Roth Conversions Just Got Tougher
As much as we like Roth conversions and encourage individuals to convert, we do realize that Roth conversions aren’t for everyone. There have always been many factors to consider before doing a conversion. With the passage of the 2012 tax act on January 2, 2013 and with the healthcare surtaxes having taken effect in 2013, there are now more factors to consider than ever.
One of the things clients worry about when doing a conversion is the effect on their income taxes. Since 2013, we've now have an additional tax bracket, 39.6%; we've had the phase-outs of itemized deductions and personal exemptions; and we've had the addition of the surtax on net investment income, 3.8%. Not only do we have these new tax considerations, but they all become effective at different levels of income and on different types of income.
We generally advise that the income tax due on the converted amounts should be paid with outside assets and not be taken from the retirement account. Many times that involves the sale of investment assets with the accompanying capital gain taxes. There is now an additional capital gain rate of 20%. The sale of investment assets could also put the client at risk of becoming subject to the 3.8% net investment income surtax. Those are just two more things to consider when contemplating the value of a Roth conversion.
The new law also changed the rules for doing an in-plan Roth rollover (IPRR). The IPRR is an optional feature for employer plans, it is not mandatory. Under the new rules, if an employer plan has a Roth feature, and if the employer plan allows for IPRRs, any employee can do the IPRR. Under the old rules you had to be eligible to take a distribution from the plan in order to do the IPRR. This puts the IPRR in the reach of any employee. The biggest drawback to the IPRR is that there is no recharacterization allowed. Once you do the rollover to the Roth, you are stuck. There is no undo allowed, you will have to pay the tax owed on the conversion.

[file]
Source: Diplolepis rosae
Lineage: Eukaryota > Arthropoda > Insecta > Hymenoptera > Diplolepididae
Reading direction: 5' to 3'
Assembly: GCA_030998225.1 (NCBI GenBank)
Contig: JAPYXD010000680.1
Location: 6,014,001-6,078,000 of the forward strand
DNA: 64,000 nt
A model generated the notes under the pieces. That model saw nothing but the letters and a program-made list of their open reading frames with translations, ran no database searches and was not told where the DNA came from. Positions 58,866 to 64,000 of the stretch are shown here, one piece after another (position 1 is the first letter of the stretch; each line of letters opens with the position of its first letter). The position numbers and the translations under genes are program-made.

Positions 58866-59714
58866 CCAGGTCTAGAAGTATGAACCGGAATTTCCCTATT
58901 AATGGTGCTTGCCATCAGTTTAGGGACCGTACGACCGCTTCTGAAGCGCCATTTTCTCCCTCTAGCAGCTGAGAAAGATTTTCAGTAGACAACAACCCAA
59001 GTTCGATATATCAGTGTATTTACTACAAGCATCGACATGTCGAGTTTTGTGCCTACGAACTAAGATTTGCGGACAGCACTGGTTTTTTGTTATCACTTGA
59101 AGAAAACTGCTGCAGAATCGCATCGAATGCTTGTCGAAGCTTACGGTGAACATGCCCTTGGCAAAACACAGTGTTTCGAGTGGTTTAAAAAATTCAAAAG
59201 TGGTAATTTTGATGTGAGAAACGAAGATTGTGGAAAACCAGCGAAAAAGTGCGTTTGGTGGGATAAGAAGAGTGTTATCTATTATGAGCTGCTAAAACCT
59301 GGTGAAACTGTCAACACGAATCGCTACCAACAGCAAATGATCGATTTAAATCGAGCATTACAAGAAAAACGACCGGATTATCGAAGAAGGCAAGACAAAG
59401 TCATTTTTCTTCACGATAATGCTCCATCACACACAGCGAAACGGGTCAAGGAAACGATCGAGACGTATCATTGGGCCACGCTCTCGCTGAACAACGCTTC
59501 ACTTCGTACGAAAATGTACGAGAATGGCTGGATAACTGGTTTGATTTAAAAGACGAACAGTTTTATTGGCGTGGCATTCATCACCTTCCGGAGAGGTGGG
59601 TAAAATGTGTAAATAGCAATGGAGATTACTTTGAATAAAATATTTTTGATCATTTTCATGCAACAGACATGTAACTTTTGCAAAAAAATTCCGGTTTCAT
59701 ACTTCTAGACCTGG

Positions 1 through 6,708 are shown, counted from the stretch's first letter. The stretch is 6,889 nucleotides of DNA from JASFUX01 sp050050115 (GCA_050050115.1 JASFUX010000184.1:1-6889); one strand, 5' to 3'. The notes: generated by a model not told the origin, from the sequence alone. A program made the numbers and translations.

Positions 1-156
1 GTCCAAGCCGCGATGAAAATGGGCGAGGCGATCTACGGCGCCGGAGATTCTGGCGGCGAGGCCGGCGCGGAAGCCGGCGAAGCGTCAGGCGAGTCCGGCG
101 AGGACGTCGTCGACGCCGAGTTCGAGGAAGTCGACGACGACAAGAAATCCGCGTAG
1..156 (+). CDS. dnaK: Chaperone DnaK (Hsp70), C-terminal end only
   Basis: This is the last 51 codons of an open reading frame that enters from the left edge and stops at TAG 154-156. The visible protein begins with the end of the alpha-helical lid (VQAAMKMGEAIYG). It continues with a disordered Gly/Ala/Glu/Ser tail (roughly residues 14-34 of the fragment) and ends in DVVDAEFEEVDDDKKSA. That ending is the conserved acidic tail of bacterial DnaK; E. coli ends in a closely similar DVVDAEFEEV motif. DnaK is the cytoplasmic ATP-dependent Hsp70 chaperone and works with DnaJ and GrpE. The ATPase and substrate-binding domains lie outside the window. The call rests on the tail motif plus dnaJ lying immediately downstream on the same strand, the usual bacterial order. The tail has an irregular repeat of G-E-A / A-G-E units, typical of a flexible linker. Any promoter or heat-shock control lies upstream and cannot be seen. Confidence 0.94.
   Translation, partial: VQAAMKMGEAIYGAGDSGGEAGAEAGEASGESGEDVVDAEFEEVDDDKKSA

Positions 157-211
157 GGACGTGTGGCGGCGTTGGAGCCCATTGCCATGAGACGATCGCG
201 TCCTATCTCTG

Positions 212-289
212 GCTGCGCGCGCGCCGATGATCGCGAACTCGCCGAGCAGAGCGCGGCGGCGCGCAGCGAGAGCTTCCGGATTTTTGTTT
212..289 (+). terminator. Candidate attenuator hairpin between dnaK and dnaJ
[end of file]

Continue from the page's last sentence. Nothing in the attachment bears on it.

This is just one more thing to consider when determining whether or not to do a Roth conversion. Should you convert your IRA funds or should you convert your plan funds?
To sum it all up, there are now more items that the conversion could effect on your tax return; you need to be more thoughtful about where your income comes from to mitigate the impact of the investment surtax; you have to decide whether to do the conversion in an employer plan or outside of a plan and you still have to consider factors that have not changed under the 2012 tax law such as the effect of the conversion income on your tax bracket.
If you are older - the effect of the conversion income on Medicare Part B premiums.
If you are younger -the effect of the conversion income on financial aid you or a family member is receiving; will your taxes be higher when you retire; what will be your sources of income when you retire; what will be the source of the funds to pay the tax on the conversion.
There is a lot to think about, which is why we suggest having a Roth conversion conversation before deciding to go through with the conversion itself.
The best piece of advice I can give you is that you should work with your financial and tax professionals when considering a Roth conversion.